Sunday, October 31, 2010

Meanwhile Back in the Dirt....

The Culprit!

The caterpillars that have been helping themselves to much of our fall plantings, now have an identity. Kimberly Schofield, Program Specialist-Urban IPM at our local Texas AgriLife Extension office, quickly reported back to me from this simple picture I submitted asking about our furry, hungry creature. Seems it is a variety of the salt marsh caterpillar. It becomes a white moth. For more detail, she provided this link;

The list of what they eat is as long as my arm, and included most of our fall crops;

beans, beets, cabbage, carrots, celery, corn, lettuces, onions, peas, tomatoes, and turnips.

I'm going to add, Swiss chard, broccoli and cauliflower to that list!

It is great to know that this service is available to everyone from our extension office. She even recommended the organic control method for me;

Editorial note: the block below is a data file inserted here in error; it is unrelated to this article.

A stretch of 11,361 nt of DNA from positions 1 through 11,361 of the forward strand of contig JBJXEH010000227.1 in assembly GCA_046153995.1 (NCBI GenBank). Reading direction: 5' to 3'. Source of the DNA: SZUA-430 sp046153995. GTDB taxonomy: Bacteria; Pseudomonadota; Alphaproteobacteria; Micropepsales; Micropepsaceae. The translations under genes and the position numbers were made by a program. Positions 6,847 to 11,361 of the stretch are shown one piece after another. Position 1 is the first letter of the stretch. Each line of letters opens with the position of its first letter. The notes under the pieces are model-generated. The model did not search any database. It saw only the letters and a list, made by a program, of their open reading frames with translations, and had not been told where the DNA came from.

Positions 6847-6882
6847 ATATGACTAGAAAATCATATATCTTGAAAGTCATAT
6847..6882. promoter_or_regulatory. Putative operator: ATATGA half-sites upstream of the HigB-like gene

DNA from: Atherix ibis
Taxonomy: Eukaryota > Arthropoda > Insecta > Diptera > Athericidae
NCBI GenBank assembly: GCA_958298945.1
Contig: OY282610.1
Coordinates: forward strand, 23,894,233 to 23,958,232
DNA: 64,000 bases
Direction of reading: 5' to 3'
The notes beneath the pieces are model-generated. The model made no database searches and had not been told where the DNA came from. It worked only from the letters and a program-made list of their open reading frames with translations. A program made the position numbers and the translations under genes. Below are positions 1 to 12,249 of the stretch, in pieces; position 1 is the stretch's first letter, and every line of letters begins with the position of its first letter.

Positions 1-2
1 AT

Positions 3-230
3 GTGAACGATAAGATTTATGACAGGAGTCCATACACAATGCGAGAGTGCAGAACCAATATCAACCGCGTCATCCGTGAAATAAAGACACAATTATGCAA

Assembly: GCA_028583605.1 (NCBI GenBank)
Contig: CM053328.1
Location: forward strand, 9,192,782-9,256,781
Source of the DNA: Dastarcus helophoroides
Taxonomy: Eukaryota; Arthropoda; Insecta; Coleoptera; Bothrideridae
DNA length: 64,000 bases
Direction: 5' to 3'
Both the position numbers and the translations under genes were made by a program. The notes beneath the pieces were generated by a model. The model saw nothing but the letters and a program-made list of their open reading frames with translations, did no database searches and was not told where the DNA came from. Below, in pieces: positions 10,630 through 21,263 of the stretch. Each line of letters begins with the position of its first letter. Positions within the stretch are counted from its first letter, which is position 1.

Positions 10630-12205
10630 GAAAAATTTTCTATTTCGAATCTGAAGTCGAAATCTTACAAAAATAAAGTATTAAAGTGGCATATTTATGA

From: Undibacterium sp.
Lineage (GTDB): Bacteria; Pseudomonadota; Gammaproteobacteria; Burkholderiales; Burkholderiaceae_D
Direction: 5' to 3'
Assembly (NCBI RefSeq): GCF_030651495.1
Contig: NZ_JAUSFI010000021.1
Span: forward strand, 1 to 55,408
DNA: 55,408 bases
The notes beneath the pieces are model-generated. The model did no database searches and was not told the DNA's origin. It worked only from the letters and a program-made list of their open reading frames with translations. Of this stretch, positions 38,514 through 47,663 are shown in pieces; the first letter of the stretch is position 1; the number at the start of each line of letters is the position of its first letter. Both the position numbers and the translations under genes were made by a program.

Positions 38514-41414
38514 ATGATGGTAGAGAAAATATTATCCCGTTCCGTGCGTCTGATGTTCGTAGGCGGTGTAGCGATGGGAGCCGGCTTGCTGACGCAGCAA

Spinosad and B.t. kurstaki - both are bacterial controls.

One is specific to Lepidoptera and the other, Spinosad, is more of a broad based insect killer so we are careful NOT to spray on anything were our honeybee friends would be working, such as open blooms. Both must be consumed by the offenders to be effective.

Our "girls" at work!

They were eating up the BT as fast as I sprayed it on new plantings. But the spinosad was also used after 3 sprayings of the BT seemed less than effective, and still we are getting severe pressure from these guys. Knowing that they also feed on the broad leafed weeds, perhaps means they are not making enough of a meal out of our crops to consume enough of either bacteria to kill them. After all, our plugs only have about 4 leaves on them when they hit the soil.

Baby Cole Crop Plants

I'm holding the Brussels sprout plugs in the greenhouse for a little bit, to make sure we have had a reduction in the numbers of caterpillars and to let the plants get a little bigger before we subject them to these creatures. If they can make enough food/store enough energy in their root systems, then they will have a better chance of surviving an attack. Or, maybe they will finish their cycle....we can hope!